As summer draws to a close, many of us are preparing for the new school year. As you check off school supplies and other back-to-school necessities, be sure to schedule your child’s annual vision exam. August is Children’s Eye Health and Safety Awareness month and during this time, we encourage parents and caregivers to arm themselves with the knowledge to protect their child’s vision. During August, we like to stress the importance of annual vision exams for the early detection and treatment for vision problems before children head back to class.
Schedule Your Child’s Back-To-School Vision Exam
Children should have their first eye exam at 6 months and then have another one at the age of 3. Once they begin to attend school or around the age of 5, they should have their vision examined annually. During adolescence, your child’s vision changes quickly and often through puberty. With regular and routine exams, we can monitor changes in your child’s vision which enables us to detect problems earlier and begin treatment before the condition has a chance to worsen.
We encourage parents to schedule their child’s eye exam before the start of the new school year as a majority of school curriculum is taught visually, and any undetected or untreated vision problems can significantly impact a child’s ability to learn and perform well in class.
During these eye exams, we look for signs of refractive errors such as nearsightedness, farsightedness, and astigmatisms. Refractive errors are common eye disorders where the shape of the eye prevents light from being bent properly resulting in blurred vision.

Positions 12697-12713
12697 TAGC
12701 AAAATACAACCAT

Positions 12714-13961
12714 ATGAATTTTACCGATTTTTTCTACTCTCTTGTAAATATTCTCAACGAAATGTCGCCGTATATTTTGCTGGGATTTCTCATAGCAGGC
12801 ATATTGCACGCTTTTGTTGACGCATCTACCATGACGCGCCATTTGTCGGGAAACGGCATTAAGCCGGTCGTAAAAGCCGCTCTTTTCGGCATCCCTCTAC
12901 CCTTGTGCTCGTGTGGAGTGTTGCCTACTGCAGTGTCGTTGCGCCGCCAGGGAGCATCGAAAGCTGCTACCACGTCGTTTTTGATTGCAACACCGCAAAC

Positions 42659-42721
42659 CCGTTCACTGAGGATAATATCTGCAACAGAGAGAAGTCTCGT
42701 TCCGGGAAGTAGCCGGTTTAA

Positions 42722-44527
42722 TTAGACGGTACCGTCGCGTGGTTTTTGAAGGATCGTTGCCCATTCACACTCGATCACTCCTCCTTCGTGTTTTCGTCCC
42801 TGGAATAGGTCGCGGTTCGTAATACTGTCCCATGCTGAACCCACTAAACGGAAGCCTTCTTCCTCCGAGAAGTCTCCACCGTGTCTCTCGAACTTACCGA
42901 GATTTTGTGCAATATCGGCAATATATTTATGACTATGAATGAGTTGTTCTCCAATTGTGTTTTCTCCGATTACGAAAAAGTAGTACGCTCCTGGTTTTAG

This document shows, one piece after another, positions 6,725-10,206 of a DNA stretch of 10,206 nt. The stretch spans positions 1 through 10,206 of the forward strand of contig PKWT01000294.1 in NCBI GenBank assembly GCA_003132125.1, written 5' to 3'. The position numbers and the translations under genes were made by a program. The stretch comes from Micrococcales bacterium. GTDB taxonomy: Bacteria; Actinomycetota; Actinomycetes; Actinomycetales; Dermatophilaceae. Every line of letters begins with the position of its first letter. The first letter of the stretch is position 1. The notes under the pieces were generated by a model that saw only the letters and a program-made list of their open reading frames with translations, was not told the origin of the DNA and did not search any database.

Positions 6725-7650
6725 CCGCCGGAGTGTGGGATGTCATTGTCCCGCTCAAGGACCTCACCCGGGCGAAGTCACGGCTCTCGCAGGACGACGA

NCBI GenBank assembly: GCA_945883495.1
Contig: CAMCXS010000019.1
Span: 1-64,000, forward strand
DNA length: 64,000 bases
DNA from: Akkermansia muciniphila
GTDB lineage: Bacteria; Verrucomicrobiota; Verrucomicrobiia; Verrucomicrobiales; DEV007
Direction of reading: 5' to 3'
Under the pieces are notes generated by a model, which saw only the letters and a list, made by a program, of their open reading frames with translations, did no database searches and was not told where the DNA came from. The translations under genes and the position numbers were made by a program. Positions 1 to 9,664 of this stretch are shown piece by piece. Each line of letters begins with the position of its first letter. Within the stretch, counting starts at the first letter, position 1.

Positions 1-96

We also check for signs of vision conditions such as amblyopia (lazy eye), strabismus (crossed eyes), ptosis (drooping eyelids), and color deficiencies (color blindness) which can impact your child’s ability to see.
Signs To Watch For
If you suspect your child may have a vision problem, we encourage you to schedule an appointment for further testing. Signs of a vision problem may include:
- Closing one eye to see clearly
- Difficulty with hand-eye coordination
- Disinterest in reading or viewing objects at a distance of long periods
- Family history of vision disorders
- Frequent eye rubbing
- Holding objects close to the face
- Turning head to view objects
- Using fingers as a guide to read
- Wandering eyes
Eye safety is another part of protecting and maintaining your child’s vision as eye injuries are a leading cause of vision loss among children.
Injuries can occur anywhere, anytime, and to anyone. If your child plans to participate in sports this school year or recreationally after school, be sure he or she wears protective eyewear to significantly reduce the risk of eye injuries or trauma.
For smaller children, we recommend parents and caregivers purchase age-appropriate toys and check for warnings as certain toys may be hazards. Projectile toys such as foam darts, arrows, and missile-style firing toys can also pose a risk to your child’s vision health.
Even before the COVID-19 Pandemic, schools were relying more on technology to help teach future generations. Spending hours in front of a digital screen can cause eye fatigue, dry eyes, and eye strain. Be mindful of your child’s posture, angle of the screen, and brightness when they use computers for schoolwork. Make sure your child takes breaks often to allow their eyes to rest and reduce the risk of dry eyes and fatigue.
Help your child start the school year off right by scheduling a comprehensive vision exam before the start of term. In addition, please follow our recommendations to help maintain your child’s vision and reduce their risk of ocular injury. For more information on how best to protect your child’s vision or to schedule an appointment, contact The Optometry Center for Vision Therapy today.